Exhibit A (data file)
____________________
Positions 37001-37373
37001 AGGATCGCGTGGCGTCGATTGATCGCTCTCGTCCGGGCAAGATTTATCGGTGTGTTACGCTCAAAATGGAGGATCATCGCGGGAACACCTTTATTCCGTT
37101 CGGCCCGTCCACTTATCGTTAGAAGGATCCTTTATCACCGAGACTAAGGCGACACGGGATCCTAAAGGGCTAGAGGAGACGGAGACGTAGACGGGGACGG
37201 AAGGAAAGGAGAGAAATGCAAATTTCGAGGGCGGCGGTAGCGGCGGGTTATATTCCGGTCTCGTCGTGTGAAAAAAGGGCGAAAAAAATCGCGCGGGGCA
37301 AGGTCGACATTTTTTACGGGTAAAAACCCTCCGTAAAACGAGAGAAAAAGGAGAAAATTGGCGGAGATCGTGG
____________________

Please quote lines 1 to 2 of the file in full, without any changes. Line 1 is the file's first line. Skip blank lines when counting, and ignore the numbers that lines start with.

Positions 37001-37373
37001 AGGATCGCGTGGCGTCGATTGATCGCTCTCGTCCGGGCAAGATTTATCGGTGTGTTACGCTCAAAATGGAGGATCATCGCGGGAACACCTTTATTCCGTT